Keywords: Citation impact;Additive rules;Tournaments;Relative research performance;Worth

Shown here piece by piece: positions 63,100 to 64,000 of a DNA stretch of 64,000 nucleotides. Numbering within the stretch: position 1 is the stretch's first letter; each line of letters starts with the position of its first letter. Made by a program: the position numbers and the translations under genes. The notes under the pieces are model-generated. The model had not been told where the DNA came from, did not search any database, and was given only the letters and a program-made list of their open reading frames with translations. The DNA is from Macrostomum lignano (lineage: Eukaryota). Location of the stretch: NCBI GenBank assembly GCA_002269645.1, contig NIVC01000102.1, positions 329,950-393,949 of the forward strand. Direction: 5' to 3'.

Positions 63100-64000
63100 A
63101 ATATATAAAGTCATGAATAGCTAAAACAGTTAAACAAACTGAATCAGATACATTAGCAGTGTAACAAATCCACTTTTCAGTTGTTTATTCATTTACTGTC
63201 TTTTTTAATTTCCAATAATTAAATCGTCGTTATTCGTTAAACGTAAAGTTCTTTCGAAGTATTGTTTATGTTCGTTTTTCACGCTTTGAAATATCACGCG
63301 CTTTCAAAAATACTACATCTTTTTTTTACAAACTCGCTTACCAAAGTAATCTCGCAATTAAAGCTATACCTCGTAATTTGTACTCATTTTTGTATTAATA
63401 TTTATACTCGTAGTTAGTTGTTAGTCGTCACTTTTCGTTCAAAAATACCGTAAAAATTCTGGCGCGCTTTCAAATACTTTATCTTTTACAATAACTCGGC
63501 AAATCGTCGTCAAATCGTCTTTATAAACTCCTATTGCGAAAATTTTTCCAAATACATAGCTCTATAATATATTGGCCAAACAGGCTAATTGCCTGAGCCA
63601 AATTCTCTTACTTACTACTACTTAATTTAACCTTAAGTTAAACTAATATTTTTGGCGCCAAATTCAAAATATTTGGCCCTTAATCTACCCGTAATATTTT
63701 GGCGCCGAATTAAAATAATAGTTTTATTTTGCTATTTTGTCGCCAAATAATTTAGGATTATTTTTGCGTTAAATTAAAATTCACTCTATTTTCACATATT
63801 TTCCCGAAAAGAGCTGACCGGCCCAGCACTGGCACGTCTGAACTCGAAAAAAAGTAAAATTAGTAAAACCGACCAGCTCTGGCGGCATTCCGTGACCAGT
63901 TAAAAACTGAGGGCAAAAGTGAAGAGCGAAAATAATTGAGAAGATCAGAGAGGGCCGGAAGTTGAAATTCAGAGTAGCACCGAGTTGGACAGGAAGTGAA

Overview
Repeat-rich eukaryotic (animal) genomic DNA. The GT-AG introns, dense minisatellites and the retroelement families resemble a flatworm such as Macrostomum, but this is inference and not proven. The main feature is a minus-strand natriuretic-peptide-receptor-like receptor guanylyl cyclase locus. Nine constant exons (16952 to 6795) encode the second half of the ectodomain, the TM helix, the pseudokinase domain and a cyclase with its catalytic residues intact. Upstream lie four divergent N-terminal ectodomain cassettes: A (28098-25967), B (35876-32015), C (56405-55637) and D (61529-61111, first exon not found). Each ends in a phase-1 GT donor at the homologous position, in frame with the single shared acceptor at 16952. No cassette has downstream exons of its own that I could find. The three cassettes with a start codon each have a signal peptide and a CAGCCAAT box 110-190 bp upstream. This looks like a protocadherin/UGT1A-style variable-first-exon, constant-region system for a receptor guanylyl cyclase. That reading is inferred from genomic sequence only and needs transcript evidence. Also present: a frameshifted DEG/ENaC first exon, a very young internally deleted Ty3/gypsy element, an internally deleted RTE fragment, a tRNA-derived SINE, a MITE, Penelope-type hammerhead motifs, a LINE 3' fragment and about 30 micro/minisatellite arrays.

Abstract: This paper focuses on the evaluation of research institutions in terms of size-independent indicators. There are well-known procedures in this context, such as what we call additive rules, which provide an evaluation of the impact of any research unit in a scientific field based upon a partition of the field citations into ordered categories, along with some external weighting system to weigh those categories. We introduce here a new ranking procedure that is not an additive rule – the HV procedure, after Herrero & Villar (2013) – and compare it those conventional evaluation rules within a common setting. Given a set of ordered categories, the HV procedure measures the performance of the different research units in terms of the relative probability of getting more citations. The HV method also provides a complete, transitive and cardinal evaluation, without recurring to any external weighting scheme. Using a large dataset of publications in 22 scientific fields assigned to 40 countries, we compare the performance of several additive rules – the Relative Citation Rate, four percentile-based ranking procedures, and two average-based high-impact indicators – and the corresponding HV procedures under the same set of ordered categories. Comparisons take into account re-rankings, and differences in the outcome variability, measured by the coefficient of variation, the range, and the ratio between the maximum and minimum index values.